There were over 100 cottages in Sutton in the eighteenth century, most of them being home to farm workers, but there were also a number of craftsmen living in there. Weaving was a traditional cottage industry before the Industrial Revolution, and there was a weaver living in a cottage in a remote part of Sutton called Swarfs Dale.
A cottage is mentioned at Swarfs Dale in the Corporation Rental of 1742, and by 1811 there were two semi-detached cottages there. They are shown on a plan in the 1811 survey, on the eastern border of Sutton near Colletts Brook, and just north of Withy Hill Road. Swarfs Dale was separated from the rest of Sutton by the extensive commons of Lindridge and Withy Hill. In 1811 William Taylor, a farm labourer, lived in the left-hand cottage in the picture in; the nearby stretch of Withy Hill Road was called Taylors Lane.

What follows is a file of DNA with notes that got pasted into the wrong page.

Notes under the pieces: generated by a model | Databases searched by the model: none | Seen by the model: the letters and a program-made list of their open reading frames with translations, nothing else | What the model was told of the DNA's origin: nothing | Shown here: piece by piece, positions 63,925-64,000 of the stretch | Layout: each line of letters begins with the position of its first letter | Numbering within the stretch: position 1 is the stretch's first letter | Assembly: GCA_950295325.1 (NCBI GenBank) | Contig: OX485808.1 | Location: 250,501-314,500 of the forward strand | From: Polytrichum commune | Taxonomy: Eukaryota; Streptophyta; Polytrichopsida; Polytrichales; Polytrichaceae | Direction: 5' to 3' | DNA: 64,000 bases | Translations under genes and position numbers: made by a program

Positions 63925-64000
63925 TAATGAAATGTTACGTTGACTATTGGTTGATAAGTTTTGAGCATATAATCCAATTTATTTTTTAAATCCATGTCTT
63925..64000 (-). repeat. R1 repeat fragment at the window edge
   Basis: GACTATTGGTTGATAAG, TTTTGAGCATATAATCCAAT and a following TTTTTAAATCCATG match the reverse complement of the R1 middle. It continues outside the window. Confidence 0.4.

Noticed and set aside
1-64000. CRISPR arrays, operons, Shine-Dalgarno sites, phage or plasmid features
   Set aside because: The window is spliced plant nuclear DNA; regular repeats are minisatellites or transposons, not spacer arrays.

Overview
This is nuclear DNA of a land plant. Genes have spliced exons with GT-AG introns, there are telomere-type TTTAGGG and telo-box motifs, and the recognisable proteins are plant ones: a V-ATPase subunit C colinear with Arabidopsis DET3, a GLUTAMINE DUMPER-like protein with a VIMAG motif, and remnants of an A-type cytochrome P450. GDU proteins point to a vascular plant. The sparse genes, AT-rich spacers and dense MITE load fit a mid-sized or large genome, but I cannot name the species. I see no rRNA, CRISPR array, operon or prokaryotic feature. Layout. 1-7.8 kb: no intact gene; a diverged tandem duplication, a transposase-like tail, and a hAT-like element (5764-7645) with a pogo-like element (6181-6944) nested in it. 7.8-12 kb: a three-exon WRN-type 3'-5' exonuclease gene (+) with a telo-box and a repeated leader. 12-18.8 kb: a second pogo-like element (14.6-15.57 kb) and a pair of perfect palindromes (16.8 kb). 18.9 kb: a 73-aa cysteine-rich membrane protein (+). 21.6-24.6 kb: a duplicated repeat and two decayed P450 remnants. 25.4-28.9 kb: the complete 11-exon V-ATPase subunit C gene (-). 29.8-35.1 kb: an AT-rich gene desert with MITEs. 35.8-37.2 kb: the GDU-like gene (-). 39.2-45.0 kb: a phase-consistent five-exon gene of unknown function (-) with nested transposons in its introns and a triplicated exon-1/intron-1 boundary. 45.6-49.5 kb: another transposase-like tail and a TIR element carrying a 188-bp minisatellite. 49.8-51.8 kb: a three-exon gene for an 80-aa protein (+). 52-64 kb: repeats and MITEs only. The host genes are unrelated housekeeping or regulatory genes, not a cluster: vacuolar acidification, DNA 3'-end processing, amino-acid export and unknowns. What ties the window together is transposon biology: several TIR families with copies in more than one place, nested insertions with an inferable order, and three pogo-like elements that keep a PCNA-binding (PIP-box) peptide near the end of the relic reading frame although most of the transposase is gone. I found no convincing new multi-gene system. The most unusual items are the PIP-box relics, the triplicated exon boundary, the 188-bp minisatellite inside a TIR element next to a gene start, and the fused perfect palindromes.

George Orton was the tenant of the other half of the cottage, described in 1811 as “house, weavers shop, cow-house and garden”. George Orton had only recently moved in, as the rental shows that William Harrison was living there in 1809. William Harrison was probably the last weaver to live at Swarfs Dale - he may have installed the “weaver’s window” in the south gable - George Orton was probably a farm worker; by 1841 the tenant was William Day, an agricultural labourer who lived there with his wife and three sons, and the weaving trade had been abandoned.
Swarfs Dale with its few tiny fields had been settled by squatters in the sixteenth century, and the tenants paid their rent to Sutton corporation, but in the 1830s the land was exchanged, and the new landlord was Mr. Hackett of Moor Hall. Documents of the 1850s refer to the area as Swash Vale, but the name soon changed to High Heath Farm Cottage as the former commons at High Heath were converted to farmland as part of Mr. Hackett’s estate.
The twentieth century saw a transformation in farming, and Taylor’s Lane lost its muddy ford when Colletts Brook was culverted beneath the road, but the cottage retained its rural charm. Then in the 1980s it was renovated for modern living, its rural charm was lost with the construction M6Toll only a short distance away, and narrow twisty Taylors Lane was bypassed by a new road leading to the bridge over the motorway.